On January 18, 1958, Willie O’Ree became the first Black man to play in a pro hockey game.
He skated onto the ice of the Montreal Forum, ordained in black and yellow, representing the Boston Bruins. Subsequently, Willie O’Ree was breaking the NHL‘s color barrier.
In fact, the Boston Bruins became the first team in the NHL to integrate their organization. During his debut, the Bruins shut out the Montreal Canadiens, winning 3-0. Although he didn’t score, he was grateful for the opportunity.
“It was the greatest thrill of my life. I’ll aways remember this day.”
Likewise, the Bruins and the city of Boston still celebrate that particular day 60 years later. Prior to the night’s festivities, Mayor Marty Walsh declared Jan. 18, 2018 to be “Willie O’Ree Day.” In addition, a newly constructed street hockey rink in Allston-Brighton has been declared Willie O’Ree Rink. The celebration continued well into the pre-game.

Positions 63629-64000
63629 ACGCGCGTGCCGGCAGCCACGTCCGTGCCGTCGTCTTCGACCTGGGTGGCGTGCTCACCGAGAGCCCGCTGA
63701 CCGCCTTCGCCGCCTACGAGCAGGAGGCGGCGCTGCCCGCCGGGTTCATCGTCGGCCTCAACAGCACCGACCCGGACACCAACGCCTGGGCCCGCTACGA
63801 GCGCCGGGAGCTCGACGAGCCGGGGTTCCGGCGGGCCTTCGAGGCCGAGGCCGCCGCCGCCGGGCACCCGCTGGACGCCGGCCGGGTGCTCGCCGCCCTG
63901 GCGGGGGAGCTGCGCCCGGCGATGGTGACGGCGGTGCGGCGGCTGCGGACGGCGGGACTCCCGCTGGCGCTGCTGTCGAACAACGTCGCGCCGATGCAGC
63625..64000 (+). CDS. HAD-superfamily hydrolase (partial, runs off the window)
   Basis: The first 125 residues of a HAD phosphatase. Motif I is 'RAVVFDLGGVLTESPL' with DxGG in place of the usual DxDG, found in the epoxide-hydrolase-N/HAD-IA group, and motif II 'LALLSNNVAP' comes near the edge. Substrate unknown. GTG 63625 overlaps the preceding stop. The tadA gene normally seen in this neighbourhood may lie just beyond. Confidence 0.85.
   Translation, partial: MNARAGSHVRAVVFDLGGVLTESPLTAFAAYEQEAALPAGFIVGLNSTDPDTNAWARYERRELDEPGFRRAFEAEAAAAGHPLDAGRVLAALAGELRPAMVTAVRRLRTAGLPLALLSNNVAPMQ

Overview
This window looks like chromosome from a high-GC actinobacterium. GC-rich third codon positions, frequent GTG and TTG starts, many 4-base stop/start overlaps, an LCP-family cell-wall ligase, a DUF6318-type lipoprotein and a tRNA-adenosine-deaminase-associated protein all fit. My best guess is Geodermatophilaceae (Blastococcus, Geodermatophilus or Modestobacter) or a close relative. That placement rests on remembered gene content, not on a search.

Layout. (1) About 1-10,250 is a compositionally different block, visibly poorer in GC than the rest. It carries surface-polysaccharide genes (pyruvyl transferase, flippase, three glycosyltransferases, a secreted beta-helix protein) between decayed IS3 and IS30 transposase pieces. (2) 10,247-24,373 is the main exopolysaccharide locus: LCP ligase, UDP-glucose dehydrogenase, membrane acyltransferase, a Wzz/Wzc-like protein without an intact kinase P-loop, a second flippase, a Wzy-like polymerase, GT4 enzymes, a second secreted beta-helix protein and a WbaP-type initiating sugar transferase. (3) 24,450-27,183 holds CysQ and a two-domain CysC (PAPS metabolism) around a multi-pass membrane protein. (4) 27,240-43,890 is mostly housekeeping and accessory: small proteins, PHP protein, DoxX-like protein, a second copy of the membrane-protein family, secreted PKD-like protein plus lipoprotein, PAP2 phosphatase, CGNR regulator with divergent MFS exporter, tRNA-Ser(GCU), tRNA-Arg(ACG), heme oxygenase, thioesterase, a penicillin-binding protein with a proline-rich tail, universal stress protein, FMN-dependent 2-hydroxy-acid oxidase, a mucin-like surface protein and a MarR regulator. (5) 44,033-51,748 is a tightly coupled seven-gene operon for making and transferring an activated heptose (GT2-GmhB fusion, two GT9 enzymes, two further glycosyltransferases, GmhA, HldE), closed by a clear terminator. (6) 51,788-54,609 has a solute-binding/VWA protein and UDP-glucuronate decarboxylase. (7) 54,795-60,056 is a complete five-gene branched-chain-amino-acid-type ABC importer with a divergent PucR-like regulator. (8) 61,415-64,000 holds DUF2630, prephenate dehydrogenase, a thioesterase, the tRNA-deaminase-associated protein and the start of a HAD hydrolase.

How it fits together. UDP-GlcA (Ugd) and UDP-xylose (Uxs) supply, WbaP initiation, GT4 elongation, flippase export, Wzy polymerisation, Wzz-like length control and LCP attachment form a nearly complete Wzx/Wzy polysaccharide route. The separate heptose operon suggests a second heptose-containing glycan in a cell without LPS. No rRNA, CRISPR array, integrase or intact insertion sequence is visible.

“It was the media that gave me the name, “the Jackie Robinson of hockey,”” said O’Ree. “It makes me feel good.”
Ironically O’Ree, recalls meeting Robinson at the age of 14. Nine years later he would go on to blaze his own path in the world of hockey:
“When I was 14, I was playing baseball in my hometown (Fredericton, New Brunswick) and we won the championship. The reward was our team was taken to New York to see the Empire State Building and Radio City Music Hall. I met Mr. Robinson at Ebbets Field down in the dugout, shook hands with him. Told him that I not only played baseball but I played hockey. And he didn’t realize there were any black kids playing hockey at that time.”
Today, at the ripe age of 82, the Canadian native reflects on four goals and 10 assists in 45 games over parts of two NHL seasons. He spent a total of 21 years in pro hockey.
As he watched his former team dominate the Montreal Canadiens in a 4-1 victory, he uses his career to show, hockey is for everyone.